, and they wanted to stop by the Remington bakery and have a look around. But even the basic wedding cake costs $750 (never mind the sculpted specialty cakes), and the bakery has always been off-limits to visitors.
Starting Monday, Charm City Cakes began offering a new option on its website it's calling "Cakes for Two." Each of the pre-designed cakes sells for $250 and can be picked up in person.
"We always wanted to be able to give everyone what they wanted," says Mary Alice Yeskey, Charm City Cake's director of marketing. "When the TV crew was here, it was so frenetic. There wasn't time to think strategically about what we wanted to do with the shop. When the TV show stopped, we all exhaled."
Customers will be able to specify the cake flavor of their Cake for Two (which actually serves 15). The website points out that while a few of the cakes can be personalized with details like names and ages, they are not the custom designs that were seen being produced on the television show.
The designs are witty and charming, and $250 strikes me as a reasonable price for someone who's willing to pay it.
Most of the major life occasions are covered — birthdays, weddings, new babies. Some designs, like a crab bushel cake and the Star Wars-inspired Imperial Stormtrooper cake, are just for fun.
The team is welcoming ideas for new cakes from its fans and customers, who can submit them on the website.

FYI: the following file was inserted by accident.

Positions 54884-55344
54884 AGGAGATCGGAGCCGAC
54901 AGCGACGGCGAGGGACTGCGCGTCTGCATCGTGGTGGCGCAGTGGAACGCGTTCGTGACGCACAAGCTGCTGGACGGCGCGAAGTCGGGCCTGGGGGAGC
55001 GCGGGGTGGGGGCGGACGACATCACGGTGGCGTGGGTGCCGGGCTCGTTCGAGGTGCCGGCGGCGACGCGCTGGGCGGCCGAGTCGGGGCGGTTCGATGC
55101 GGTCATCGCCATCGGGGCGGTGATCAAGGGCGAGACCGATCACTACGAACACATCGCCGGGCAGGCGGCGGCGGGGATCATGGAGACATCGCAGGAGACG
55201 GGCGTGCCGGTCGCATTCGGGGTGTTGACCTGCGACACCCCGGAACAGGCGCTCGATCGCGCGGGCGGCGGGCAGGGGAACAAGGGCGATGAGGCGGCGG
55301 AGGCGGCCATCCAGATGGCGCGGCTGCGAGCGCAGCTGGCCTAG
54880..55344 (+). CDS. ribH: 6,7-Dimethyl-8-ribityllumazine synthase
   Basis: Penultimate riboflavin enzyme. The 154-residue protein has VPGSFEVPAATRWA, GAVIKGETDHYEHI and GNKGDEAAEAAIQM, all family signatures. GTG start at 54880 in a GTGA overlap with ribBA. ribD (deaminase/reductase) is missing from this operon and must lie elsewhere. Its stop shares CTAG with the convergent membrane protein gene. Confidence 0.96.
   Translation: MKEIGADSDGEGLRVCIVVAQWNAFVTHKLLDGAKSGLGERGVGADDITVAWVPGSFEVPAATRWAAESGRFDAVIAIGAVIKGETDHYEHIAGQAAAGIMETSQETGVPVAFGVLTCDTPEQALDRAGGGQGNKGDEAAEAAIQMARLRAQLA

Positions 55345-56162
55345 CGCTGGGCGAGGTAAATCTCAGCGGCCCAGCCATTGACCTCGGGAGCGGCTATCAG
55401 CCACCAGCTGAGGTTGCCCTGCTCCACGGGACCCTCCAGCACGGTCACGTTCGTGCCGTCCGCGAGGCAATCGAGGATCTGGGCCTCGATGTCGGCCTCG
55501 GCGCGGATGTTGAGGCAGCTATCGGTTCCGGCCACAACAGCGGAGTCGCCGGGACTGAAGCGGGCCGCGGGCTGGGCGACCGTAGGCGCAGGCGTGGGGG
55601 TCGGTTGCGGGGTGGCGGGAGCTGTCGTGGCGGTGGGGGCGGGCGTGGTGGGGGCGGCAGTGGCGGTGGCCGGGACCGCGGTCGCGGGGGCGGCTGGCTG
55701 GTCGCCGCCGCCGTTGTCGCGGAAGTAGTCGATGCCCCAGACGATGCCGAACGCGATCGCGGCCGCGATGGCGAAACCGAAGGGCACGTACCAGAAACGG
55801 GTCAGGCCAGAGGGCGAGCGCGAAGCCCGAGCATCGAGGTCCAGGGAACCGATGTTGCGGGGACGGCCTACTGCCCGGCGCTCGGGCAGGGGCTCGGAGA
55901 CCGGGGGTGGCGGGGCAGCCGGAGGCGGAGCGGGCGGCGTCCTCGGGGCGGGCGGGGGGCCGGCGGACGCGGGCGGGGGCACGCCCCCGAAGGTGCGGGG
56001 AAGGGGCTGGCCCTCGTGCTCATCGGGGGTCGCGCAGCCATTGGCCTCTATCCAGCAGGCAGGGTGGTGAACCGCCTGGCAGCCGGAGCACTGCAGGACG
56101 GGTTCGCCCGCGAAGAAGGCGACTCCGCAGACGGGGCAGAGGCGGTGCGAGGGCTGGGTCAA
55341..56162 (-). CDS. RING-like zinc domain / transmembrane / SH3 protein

For the show's fans, the incentive is the opportunity to swing by the bakery to pick up the cake. Charm City Cakes will open itself up for pickups for one hour only every day from Tuesday to Saturday. The limited window is designed to allow the staff to stop working and interact with customers in the bakery's reception area. From there, customers will be able to see the whole operation.
, the company's central bakery (formally known as Atwater's Naturally Leavened Bread), have installed a seating area for customers on the second floor of its historic Frederick Avenue building. And in December, Atwater's began offering its customers a walk-in lunch option and has just recently added a Sunday brunch.
The brunch is served in tiffin boxes, tiered containers popular in India and Pakistan. The tiffin boxes are just the thing for carrying an Atwater's soup up to the second floor, according to general manager Donna Grant. The tiffin stack on weekdays includes a soup, a bread and a sweet, and is limited to a few daily choices — typically, one is vegetarian. The price range is $6.95 to $7.95.
Now customers can come in for Sunday brunch, when there are more choices.
Tier 1 might be a choice of granola parfait, dilled potato salad or a green salad; tier 2, a main course like baked ham-and-egg pie, vegetarian pot pie or potato leek soup; and tier 3, a sweet or pastry.
Customers can purchase (and personalize) their very own tiffin box for $14.95, and when they do, they will have it filled with one complimentary lunch. (Alternately, if they give the tiffin box as a gift, it will include a voucher for the complimentary lunch.)
And each time a tiffin box is brought back in, 50 cents (the approximate savings for Atwater's) will be donated to charity.
owners Tina and Guido De Franco have put their Little Italy restaurant, Caesar's Den, on the rental block. There is no firm date for the closing of the restaurant, which opened in 1970. Let me say that again, in a different way: Caesar's Den will remain open until the De Francos find someone to lease the restaurant space.
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